The Sunday News
Robin Muchetu, Senior Reporter
THE Bulawayo City Council has allayed fears of formalin use in city butcheries following the closure of 25 butcheries in Harare on allegations of using the embalming chemical substance to preserve meat and avert losses due to power outages and low purchasing patterns by consumers.
Formalin is a chemical that is used to preserve corpses. The city’s senior public relations officer, Mrs Nesisa Mpofu, said they have not encountered challenges with regards to the quality of meat amid reports of meat rotting in butcheries. She said they were on high alert for any chemical substance that may affect the quality of meat that people consume.
“Use of formalin in the preservation of meat would need tests to be conducted to ascertain its presence. The City of Bulawayo has not come across circumstances warranting the need to test for the chemical in butcheries in the city,” she said.
A survey carried out by Sunday News revealed that supermarkets and most butchers have meat that has been in store for weeks due to low consumer purchasing power coupled with erratic power supplies affecting its quality. Mrs Mpofu said it was important for meat suppliers to stock meat they have the capacity to preserve.
“There is a need for butcheries to ensure that they stock meat that their cold rooms and fridges can adequately preserve. There is also a need to ensure that stocks are purchased according to projected demand so as to avoid keeping meat for too long. Good housekeeping is also encouraged where the first in, first out principle is maintained,” she said.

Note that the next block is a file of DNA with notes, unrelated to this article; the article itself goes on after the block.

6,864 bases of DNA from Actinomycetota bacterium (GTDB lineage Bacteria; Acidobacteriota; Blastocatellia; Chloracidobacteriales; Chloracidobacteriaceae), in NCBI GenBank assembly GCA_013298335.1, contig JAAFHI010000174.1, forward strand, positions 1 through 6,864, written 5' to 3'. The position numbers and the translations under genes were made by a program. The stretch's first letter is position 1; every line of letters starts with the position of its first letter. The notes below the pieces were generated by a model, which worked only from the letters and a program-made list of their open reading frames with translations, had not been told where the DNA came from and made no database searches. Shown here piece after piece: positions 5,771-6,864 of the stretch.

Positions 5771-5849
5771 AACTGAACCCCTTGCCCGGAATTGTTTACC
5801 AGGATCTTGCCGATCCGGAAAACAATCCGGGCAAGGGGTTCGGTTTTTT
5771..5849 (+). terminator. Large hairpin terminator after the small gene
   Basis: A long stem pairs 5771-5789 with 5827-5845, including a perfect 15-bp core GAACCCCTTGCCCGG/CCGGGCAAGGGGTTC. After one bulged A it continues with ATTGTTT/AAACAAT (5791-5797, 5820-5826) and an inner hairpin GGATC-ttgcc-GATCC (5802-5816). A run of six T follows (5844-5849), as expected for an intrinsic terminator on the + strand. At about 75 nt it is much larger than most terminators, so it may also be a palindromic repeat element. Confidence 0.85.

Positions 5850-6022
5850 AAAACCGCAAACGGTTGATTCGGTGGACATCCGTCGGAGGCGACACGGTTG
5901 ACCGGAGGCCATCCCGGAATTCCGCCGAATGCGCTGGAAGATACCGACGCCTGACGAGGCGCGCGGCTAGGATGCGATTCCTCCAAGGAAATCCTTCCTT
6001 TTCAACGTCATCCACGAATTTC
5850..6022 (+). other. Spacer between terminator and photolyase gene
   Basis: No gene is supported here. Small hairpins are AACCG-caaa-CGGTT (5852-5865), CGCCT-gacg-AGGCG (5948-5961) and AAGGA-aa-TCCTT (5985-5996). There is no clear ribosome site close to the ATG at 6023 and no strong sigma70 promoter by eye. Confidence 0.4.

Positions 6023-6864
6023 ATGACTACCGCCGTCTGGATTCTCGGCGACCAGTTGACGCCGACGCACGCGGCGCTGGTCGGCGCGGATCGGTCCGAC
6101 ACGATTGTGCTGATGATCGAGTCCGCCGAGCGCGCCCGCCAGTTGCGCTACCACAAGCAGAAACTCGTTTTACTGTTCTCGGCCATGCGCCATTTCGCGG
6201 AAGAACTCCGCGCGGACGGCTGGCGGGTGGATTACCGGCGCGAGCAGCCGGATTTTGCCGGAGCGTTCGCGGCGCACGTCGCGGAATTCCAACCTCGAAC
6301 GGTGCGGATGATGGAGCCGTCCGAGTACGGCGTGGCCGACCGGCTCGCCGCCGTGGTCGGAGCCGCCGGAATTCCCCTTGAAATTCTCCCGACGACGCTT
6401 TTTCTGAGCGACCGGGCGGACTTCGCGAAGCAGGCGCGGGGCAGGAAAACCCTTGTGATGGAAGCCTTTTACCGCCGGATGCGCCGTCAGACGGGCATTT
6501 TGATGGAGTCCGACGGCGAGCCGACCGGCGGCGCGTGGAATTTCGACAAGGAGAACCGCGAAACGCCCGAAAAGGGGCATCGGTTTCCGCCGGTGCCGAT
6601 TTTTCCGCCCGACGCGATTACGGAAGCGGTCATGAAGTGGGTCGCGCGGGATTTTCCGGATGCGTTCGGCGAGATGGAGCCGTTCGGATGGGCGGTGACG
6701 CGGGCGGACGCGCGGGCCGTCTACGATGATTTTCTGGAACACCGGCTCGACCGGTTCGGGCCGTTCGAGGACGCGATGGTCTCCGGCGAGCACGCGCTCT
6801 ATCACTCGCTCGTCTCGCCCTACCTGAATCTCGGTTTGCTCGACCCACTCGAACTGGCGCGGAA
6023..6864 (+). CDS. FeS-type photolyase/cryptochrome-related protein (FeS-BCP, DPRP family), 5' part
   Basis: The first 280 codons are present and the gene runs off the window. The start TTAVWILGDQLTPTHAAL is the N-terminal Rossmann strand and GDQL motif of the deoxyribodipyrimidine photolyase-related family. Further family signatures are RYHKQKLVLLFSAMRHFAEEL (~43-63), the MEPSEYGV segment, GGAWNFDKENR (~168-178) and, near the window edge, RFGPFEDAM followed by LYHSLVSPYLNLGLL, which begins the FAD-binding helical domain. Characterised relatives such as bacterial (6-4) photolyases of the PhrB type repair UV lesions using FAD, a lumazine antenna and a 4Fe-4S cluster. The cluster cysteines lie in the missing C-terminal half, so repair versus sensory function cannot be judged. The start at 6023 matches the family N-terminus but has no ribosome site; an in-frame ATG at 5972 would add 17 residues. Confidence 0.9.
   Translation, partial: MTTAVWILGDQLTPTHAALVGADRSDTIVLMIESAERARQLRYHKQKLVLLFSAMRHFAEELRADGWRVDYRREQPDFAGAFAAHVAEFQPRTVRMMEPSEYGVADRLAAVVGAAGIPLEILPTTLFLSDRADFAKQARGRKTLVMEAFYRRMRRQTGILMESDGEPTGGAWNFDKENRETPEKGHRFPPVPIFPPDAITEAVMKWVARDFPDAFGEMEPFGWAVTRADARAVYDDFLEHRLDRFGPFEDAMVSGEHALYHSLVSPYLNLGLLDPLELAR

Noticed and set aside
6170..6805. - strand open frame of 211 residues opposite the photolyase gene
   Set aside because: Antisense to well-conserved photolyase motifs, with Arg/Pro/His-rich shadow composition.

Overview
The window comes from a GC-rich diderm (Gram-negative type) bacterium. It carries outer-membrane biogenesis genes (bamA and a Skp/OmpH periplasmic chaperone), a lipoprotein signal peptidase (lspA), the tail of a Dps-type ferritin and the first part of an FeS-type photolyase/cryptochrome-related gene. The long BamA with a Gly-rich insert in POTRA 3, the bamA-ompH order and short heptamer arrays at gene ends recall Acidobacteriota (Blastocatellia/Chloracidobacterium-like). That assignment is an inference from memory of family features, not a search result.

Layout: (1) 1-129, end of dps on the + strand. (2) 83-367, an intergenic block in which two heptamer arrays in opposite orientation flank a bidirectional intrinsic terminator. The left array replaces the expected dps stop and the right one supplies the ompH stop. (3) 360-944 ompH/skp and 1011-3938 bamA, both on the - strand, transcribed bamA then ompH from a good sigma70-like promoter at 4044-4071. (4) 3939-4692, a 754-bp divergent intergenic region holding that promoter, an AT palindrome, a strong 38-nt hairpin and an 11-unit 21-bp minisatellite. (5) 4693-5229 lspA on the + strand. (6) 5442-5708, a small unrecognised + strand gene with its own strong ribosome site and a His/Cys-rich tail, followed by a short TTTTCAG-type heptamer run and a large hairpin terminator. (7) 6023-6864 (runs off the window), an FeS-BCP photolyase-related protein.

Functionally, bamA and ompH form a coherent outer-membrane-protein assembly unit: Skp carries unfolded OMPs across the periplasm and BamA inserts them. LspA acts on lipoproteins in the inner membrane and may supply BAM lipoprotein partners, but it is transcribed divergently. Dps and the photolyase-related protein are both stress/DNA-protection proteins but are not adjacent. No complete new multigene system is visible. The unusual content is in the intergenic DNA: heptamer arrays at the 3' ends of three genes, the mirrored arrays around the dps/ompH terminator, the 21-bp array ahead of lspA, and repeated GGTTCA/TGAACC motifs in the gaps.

The city council urged residents to report all matters involving the sale of rotten meat and other food stuffs to council for remedial action to be taken.
Mrs Mpofu said inspection of butcheries and other food outlets was done on a routine basis to check on the quality of products being sold to residents.
“The inspections involve assessing the quality of food in terms of its suitability for human consumption and its aesthetics. The current power outages have posed a challenge in keeping meat. However, the council is all out to ensure that spoilt meat is not sold to the public,” she said.
She added that the butcheries and outlets that were visited by city council were displaying meat that was suitable for human consumption and where meat was found to be unsuitable it was condemned and destroyed.
“The council would like to commend some outlets which have approached our Health Services Department when their meat goes bad and seek for assistance in condemnation of the meat for accounting purposes,” she said.
Issues of affordability and availability of electricity has affected most butcheries in the city’s western suburbs with meat turning green and emitting an unpleasant smell.
To avoid losses butcheries in Harare were using formalin to preserve meat and make it last longer in stock. This led to the arrest of 754 businesspeople and vendors for selling uninspected meat. The informal traders have been selling beef for $50 per kilogramme, half of the average price charged by licensed butcheries.
It was suspected that the meat was being sourced from carcasses of dead animals or stolen ones. Some butcheries were reportedly adding sodium metabisulfite, a chemical which when sprayed on meat maintains its hue to make the meat look fresh.
It is also said the chemical keeps flies away and can preserve meat for up to two months.